No she doesn't have to do anything, but the doctors will have offered her the option for the safest birth for her and her baby. I'd rather listen to actual doctors who know my medical history and have scanned my baby than random YouTubers.

Cuppasoupmonster · 13/10/2022 19:12

*just to add to that, they said they couldn’t tell I hadn’t made enough progress as ‘you would be in more pain than you are now’. Mind you I didn’t make a peep at 10cm with no pain relief so not sure that’s a great yard stick to go by… I think they just wanted to get things going and get me out the room, personally.

OP posts:
Cuppasoupmonster · 13/10/2022 19:12

@Blocked ive never listened to anyone on YouTube and I’m certainly not a natural birth fanatic. What was your experience can I ask?

OP posts:
Pegasushaswings · 13/10/2022 19:17

Cuppasoupmonster · 13/10/2022 18:56

Thanks @jellybe

@Pegasushaswings That does sound like a flimsy reason! How did it go in the end?

I ended up having an EMCS for an unrelated reason and the consultant said she was glad id said no to the induction (i hadnt seen a consultant before that) but overall i had an easy pregnancy so wasnt happy with the one size fits all birth plan.
good luck, it might be worth speaking to an independent birth consultant-i did and she was great.

Cuppasoupmonster · 13/10/2022 19:23

Thanks Pegasus I’ll take a look. It’s frustrating that any questioning makes you look like a whale song birth fanatic, I’m not! I’m definitely happy to be induced and I wouldn’t do anything radical or that meant the baby couldn’t be fully monitored. But within the limits of what is sensible I would like to have some kind of agency other than ‘drip in, lie back, we’ll tell you when to push’.

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Crunchingleaf · 13/10/2022 19:25

@Blocked it would be irresponsible to believe what random YouTubers tell you. However, in some hospitals births are overly medicalised so mothers are subjected to increased interventions. Doctors are not infallible and there is nothing wrong with any woman doing her research and asking questions and making informed choices.

Msloverlover · 13/10/2022 19:30

why are you considered high risk? I’m considered high risk for about 4 different reasons. I want a home birth so I’m doing my research. Most of my reasons, I feel comfortable rejecting the formal advice of a hospital birth because I feel that they apply because of the particular circumstances of my first birth (I had a womb infection which then resulted in induction, forceps, a lot of blood loss and pre eclampsia after birth). Also at risk of having a big baby, but my first was only 9lb 5 and I am tall and big boned so I didn’t feel this was excessive.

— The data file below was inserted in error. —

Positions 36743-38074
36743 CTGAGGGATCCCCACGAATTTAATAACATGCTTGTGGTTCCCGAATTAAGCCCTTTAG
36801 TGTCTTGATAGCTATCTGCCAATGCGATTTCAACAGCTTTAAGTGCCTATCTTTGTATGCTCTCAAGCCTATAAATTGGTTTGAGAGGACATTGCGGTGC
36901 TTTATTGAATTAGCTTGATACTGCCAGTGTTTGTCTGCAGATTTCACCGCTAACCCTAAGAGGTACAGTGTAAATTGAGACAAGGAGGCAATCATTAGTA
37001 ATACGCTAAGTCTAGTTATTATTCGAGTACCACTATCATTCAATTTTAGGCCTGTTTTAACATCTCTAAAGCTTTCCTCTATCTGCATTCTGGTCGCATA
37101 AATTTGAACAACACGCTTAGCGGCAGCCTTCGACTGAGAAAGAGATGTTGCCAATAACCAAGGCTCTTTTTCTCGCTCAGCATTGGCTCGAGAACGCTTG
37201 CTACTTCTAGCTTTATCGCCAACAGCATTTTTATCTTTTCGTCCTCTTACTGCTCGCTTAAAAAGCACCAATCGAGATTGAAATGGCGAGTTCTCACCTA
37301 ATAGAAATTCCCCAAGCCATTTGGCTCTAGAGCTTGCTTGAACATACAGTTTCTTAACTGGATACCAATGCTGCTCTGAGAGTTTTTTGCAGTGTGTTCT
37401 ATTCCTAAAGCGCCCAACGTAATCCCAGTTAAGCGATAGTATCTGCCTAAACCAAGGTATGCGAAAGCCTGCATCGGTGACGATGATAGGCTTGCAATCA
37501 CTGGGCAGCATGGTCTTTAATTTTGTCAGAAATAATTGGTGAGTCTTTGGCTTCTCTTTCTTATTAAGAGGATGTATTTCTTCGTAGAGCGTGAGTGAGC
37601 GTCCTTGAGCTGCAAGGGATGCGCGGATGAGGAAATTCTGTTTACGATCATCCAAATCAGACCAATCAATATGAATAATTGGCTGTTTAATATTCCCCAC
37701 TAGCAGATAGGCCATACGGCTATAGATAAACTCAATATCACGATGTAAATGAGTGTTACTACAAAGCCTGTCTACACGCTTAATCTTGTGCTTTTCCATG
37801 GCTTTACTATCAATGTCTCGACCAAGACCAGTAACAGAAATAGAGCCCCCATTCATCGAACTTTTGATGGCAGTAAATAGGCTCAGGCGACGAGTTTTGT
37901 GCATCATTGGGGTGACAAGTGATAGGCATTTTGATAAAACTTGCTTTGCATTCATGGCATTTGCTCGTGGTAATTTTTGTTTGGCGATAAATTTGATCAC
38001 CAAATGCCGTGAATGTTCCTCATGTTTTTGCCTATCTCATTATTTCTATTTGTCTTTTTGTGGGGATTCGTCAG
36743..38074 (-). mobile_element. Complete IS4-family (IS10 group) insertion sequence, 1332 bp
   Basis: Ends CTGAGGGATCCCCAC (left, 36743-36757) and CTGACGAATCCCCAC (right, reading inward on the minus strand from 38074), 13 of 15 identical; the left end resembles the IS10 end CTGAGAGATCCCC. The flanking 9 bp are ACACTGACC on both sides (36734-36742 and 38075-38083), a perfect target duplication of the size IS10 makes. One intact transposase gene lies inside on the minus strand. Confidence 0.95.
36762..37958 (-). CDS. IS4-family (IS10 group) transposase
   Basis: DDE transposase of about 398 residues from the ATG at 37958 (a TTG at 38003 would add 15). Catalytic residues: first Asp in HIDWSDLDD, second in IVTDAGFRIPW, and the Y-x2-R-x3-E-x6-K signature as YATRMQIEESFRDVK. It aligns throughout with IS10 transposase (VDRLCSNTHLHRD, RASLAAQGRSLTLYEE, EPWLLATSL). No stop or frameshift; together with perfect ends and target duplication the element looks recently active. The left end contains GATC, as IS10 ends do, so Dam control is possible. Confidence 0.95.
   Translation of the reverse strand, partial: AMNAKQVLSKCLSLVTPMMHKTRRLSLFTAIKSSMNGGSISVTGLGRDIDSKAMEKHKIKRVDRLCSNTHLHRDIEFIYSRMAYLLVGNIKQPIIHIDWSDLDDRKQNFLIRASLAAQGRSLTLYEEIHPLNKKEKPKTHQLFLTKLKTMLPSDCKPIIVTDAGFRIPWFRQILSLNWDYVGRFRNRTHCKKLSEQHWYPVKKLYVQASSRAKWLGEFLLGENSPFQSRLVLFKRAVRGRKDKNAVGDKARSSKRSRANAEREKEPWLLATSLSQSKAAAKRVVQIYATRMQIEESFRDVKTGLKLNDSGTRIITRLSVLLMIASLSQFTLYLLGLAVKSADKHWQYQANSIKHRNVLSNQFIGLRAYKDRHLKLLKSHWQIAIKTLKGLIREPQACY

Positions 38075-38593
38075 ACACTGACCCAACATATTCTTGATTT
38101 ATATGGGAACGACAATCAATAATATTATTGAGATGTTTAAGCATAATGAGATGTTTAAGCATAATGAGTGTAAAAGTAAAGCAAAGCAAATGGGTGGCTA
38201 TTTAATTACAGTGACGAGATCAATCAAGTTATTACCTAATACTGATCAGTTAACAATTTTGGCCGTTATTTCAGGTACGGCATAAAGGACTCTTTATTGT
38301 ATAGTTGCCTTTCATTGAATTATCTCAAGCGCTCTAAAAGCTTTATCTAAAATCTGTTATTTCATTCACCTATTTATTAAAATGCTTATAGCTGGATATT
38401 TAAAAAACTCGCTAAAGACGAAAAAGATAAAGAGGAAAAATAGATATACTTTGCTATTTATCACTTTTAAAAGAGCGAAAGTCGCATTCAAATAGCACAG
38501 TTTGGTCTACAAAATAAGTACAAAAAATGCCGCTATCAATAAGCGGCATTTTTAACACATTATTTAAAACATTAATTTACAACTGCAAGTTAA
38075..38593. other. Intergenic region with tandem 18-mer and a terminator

One reason though, too much amniotic fluid, which has recently come to light, is making me seriously question the safety of a home birth. I am going to wait for further scans and test results to make a decision. I did the same when I was pregnant with my first. They kept trying to induce me from 40 weeks but I kept refusing because I felt comfortable that the benefits (an intervention free labour) outweighed the risks. However when my blood pressure became raised, and infection markers showed up on my blood test, then I accepted that induction was the safest way to proceed.

i am lucky in that we have an amazing midwife led home birth team at my hospital who are great at giving impartial advice that tends to be more nuanced than the risk averse views of the consultant.

Basically I guess I am saying not all high risks are the same and knowing exactly why you are high risk and what that can involve is really important.

jellybe · 13/10/2022 19:32

@Blocked Sara Wickham isn't a random on YouTube, well regarded in her field (my own midwife suggested looking at her when I was being advised to have an induction which I wasn't keen on due to past experience) and talks about the pros/con of IOL.

Plus, as others have pointed out doctors can push for the medicalised route more then is possibly needed as that is what they are comfortable with, when in fact a happy medium can be found between 'drip up, lie back and push when we say' and 'this is my whale song sound track I will be birthing outside in the woods'.

Nothing wrong with exploring your options and getting second opinions.

Msloverlover · 13/10/2022 19:33

Also whale song lover I am not! I want a home birth mainly so I can get straight into bed and be brought a nice cup of tea and snuggle with my baby! And because the logic that women labour better in calm, quiet surroundings makes perfect sense.

FlorettaB · 13/10/2022 19:41

Everyone is different but in your shoes I’d ask for a planned c section. It would take away all the time pressure and you could, ironically, feel a lot more in control.

milawops · 13/10/2022 19:46

It was the being told not consulted that got my back up. With my first I was told after a scan that she was inclined to not let me go home. I was told that my induction would that place the next day and I was told I would have the drip. I pointed out to the consultant that they needed my informed consent and that no one had explained any thing in anymore detail than we will put a drip in. I agreed to be induced, I had no issue with it as it was needed. I just don't appreciate being told what was going to be done to my body. I won't repeat what was said when the surgeon came in, held up a pair of forceps and announced "I'm just going to use these big spoons to help things along" Angry